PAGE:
Monday, June 30, 2014

(Related update): Indeed They Are

Related update:   With a hat tip to NotPC, here's an article from applauding the recent efforts of the Indian government to dismantle Greenpeace's efforts in their country.  Here's an excerpt:
Greenpeace has long since established itself as the enemy of the industrial process. Which means it is also the enemy of jobs, economic growth and progress. What kind of responsible political leader wouldn't want to protect his people from such an obvious threat?

Well not David Cameron, clearly. But Modi and his government are made of stronger stuff. India's Environment Minister Prakash Javadekar, for example, has just issued a pretty unapologetic warning that his country intends to put economic growth before combating climate change.
"Unless we tackle poverty, unless we eradicate poverty, we cannot really address climate change. To that end, we need to grow. Our net CO2 emissions may increase."
Original Post (6/15/14): carried an article yesterday entitled "India Labels Green Peace 'A threat to economic security'".  Here's an excerpt from that post:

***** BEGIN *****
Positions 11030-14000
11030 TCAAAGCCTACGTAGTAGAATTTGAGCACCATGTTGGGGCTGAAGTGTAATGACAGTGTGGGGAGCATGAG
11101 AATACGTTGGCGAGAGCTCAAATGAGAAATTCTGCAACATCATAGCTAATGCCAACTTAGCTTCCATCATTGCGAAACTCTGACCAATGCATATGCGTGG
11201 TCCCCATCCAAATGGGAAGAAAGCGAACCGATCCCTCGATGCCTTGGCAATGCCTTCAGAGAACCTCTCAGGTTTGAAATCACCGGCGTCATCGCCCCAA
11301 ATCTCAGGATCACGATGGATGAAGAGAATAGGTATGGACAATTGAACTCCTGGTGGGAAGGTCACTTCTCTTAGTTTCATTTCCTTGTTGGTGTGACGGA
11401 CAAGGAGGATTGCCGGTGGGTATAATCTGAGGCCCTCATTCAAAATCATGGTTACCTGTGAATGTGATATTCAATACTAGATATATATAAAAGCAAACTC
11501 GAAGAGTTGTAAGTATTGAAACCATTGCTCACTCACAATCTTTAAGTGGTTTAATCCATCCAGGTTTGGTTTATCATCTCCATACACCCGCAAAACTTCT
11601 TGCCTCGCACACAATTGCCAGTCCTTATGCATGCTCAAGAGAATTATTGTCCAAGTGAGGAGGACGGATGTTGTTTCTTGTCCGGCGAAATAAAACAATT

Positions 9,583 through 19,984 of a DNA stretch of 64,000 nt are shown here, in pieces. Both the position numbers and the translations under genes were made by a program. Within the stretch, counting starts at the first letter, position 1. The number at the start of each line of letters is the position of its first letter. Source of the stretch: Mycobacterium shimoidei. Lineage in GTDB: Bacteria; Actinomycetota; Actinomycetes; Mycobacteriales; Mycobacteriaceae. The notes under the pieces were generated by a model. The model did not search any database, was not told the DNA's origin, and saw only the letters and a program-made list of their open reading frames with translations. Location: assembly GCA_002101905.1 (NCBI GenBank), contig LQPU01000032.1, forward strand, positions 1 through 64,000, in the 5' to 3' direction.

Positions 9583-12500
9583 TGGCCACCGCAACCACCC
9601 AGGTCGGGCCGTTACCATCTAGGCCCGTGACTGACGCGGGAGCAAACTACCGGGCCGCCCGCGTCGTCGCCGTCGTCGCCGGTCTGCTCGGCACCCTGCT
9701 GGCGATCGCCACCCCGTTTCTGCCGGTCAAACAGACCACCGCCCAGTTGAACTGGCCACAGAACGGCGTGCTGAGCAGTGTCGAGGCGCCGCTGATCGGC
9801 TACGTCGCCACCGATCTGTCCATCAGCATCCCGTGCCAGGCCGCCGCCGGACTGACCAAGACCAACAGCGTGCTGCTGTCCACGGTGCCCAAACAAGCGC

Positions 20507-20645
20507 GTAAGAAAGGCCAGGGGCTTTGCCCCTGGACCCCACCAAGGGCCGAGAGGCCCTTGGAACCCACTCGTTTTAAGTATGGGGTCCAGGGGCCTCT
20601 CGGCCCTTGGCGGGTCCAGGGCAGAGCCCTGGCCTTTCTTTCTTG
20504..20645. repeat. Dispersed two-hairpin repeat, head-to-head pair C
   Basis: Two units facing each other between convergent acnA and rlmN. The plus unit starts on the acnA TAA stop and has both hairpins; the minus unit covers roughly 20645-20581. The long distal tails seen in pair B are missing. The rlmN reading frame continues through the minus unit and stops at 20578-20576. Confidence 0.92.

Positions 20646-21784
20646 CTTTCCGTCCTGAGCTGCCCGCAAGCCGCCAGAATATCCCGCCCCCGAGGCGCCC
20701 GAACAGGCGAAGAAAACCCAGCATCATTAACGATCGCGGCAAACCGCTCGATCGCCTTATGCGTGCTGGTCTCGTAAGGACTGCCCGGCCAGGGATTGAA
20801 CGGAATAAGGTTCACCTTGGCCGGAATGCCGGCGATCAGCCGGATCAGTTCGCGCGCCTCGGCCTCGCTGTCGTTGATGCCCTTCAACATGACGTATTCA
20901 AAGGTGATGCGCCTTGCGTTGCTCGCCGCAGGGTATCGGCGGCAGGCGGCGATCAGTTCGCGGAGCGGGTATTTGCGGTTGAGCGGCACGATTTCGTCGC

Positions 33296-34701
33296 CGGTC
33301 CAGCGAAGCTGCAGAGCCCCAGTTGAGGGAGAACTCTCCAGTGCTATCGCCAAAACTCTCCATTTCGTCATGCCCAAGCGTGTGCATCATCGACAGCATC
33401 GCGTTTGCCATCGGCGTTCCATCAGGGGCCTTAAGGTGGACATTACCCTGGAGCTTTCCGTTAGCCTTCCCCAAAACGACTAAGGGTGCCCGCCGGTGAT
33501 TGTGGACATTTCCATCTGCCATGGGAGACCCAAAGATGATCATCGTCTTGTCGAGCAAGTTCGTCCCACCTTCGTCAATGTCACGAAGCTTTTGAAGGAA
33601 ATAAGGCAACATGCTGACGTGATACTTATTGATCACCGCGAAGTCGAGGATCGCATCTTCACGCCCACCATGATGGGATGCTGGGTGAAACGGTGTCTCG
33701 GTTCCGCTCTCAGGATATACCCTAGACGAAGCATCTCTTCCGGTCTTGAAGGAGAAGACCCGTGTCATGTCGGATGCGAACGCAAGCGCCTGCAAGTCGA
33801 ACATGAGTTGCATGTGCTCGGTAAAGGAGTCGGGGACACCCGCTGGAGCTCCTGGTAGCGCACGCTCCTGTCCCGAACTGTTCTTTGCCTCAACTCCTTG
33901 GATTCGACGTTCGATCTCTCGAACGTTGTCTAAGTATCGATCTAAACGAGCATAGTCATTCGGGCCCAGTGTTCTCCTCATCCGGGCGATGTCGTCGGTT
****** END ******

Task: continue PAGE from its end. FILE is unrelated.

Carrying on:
The report, signed by IB Joint Director S A Rizvi, accuses Greenpeace of contravening laws to “change the dynamics of India’s energy mix”. The bureau says Greenpeace’s ‘superior network’ of numerous pan-India organisations has helped conduct anti-nuclear agitations and mounted “massive efforts to take down India’s coal fired power plants and coal mining activity”. Greenpeace will take on India’s IT sector over e-waste among other “next targets”, the report says.
There's a lot of interest in the article, which shows the many different tactics environmental NGOs like Greenpeace will employ in order to force developing countries into adopting  inefficient, expensive, and undependable forms of alternative energy.